No, I am not talking about the tax treaty but the locals of Mauritius. Making 68% of the population, Indo-Mauritians are those whose ancestors are from the Indian subcontinent.
British Indians were brought to this island to work in sugarcane fields as indentured labourers and were commonly referred as ‘coolies’. They primarily came from the states of Bihar, eastern UP, Odisha and Tamil Nadu. What baffles me is the fact that today they are more Indian than us. Wonder how?
1. Hinduism – The Most Followed Religion
With a population of about 14 lakhs, Hinduism is followed by more than 50% of the population in Mauritius. This island has the highest percentage of Hindus in Africa and third highest percentage of Hindus in the world after Nepal and India.
2. Little Ganga Talao in Mauritius
This is considered to be the most sacred Hindu place in Mauritius. Named after the holy river of Ganga in India, there is a crater lake found in a secluded mountain area 1800 feet above the sea level which is called Ganga Talao. On all festivals and special occasions, the lake lights up with Hindu rituals that will put the customs we follow to shame.
Maha Shivratri in Mauritius is celebrated like Ganesh Chaturthi in Mumbai. I was surprised to see so many Shiva idols and processions heading towards the Ganga Talao.
In fact, all the religious activities are performed in their mother-tongue which includes Bhojpuri, Tamil, Hindi, Marathi, Telugu and Oriya.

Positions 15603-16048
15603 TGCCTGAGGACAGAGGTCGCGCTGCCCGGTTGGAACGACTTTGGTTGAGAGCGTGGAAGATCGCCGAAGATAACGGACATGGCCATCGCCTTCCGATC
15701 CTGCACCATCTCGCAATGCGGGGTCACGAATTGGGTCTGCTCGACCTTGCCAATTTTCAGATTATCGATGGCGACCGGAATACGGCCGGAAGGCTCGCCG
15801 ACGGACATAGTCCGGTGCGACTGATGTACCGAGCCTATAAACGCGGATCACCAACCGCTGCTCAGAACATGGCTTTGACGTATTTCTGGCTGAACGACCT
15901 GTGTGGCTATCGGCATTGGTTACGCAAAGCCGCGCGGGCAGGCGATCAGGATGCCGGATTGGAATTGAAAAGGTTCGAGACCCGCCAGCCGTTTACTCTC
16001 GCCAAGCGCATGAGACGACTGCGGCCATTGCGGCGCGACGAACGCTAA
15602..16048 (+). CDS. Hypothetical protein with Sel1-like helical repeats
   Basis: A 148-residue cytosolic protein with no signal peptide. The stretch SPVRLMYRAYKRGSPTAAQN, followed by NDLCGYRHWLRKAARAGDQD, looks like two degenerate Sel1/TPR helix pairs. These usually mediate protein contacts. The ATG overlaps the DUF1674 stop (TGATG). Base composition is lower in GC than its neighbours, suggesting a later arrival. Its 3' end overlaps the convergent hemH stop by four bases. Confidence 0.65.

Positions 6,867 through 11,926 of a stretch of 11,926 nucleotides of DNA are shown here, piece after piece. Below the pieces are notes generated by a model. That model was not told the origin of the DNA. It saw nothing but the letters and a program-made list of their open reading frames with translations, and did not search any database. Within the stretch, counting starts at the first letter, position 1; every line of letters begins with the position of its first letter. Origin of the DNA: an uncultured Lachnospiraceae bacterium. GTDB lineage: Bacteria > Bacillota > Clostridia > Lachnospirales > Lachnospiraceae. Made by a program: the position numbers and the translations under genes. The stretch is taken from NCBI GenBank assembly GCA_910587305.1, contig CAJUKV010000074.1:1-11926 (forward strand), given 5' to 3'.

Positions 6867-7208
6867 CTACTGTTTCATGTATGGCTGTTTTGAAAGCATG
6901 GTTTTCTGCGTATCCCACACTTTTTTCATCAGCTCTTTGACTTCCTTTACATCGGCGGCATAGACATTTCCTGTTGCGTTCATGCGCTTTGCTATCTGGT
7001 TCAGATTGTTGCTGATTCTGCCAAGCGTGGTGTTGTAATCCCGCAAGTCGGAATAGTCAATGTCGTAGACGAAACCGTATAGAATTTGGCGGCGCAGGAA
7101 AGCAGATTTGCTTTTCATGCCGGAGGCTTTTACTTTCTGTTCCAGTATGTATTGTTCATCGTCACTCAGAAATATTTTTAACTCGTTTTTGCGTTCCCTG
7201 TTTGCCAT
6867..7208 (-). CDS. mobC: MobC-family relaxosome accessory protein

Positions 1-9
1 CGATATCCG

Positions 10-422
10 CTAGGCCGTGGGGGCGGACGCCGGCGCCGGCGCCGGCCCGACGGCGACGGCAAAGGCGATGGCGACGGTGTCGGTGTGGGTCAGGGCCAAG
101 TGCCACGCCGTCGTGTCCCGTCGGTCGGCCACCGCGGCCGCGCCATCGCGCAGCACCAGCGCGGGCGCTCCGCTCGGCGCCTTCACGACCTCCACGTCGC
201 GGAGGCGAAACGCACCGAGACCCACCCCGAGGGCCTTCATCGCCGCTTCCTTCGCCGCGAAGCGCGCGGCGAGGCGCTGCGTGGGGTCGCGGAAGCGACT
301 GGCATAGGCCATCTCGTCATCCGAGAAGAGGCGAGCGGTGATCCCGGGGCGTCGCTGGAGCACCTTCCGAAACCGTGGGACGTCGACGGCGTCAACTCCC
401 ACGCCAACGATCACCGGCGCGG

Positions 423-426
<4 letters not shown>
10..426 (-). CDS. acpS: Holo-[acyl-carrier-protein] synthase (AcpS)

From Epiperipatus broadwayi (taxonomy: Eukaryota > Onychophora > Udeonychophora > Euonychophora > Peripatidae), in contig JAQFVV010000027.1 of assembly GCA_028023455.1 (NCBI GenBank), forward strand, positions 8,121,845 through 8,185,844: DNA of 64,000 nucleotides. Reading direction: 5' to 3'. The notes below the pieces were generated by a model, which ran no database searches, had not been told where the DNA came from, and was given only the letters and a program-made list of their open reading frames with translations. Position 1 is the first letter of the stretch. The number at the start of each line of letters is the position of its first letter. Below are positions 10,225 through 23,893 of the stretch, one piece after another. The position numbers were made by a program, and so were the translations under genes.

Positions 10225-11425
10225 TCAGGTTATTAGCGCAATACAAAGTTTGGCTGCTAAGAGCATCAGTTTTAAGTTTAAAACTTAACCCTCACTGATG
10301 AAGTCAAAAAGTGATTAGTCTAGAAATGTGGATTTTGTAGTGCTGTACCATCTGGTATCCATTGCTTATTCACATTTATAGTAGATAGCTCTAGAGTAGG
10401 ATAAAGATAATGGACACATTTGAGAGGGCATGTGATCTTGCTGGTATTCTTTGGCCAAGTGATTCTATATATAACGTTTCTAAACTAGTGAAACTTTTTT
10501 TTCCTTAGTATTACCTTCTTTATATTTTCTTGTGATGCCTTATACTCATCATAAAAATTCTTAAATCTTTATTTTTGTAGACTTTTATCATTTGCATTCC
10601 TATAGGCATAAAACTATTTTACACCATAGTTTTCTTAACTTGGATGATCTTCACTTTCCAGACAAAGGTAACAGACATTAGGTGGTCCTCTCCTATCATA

3. Indian Regional Languages in School
All Mauritian kids from age six have to opt for either Hindi, Urdu, Tamil, Mandarin, Telugu, Marathi or Oriya as a third language in school. Mauritian Creole is a widely spoken national language but a minority of Indo-Mauritians still speak their ancestral language at home. They are also the only Indians who can speak French fluently.
Abandoned by the Dutch, this island became a French Colony in the eighteenth century.
Fun Fact: Vikash Dhorasoo, who played for French football team is of the Indo-Mauritian origin.
4. They Dress Like Indians
Sarees, Salwar Kameez & Dupattas – the locals here dress up like how we did a decade ago, by which I mean, fashion trends. A lady came to me and asked if I was Hindu and if yes, why I didn’t wear sindoor or mangalsutra? And I thought this was an island of bikinis. Bummer!
While we tourists lose our inhibitions in Mauritius, its the locals who are often dressed in a conservative way.
A majority of Mauritians are still culturally Indian. I wonder how strong must Indian culture be to have survived that long in Mauritius?!
Most Mauritian women of Indian ancestry aren’t much different from their Indian counterparts. Above all they also have a lot of good things to say about India and Indians.
Did you meet anyone interesting from Mauritius? Share with us in comments below.
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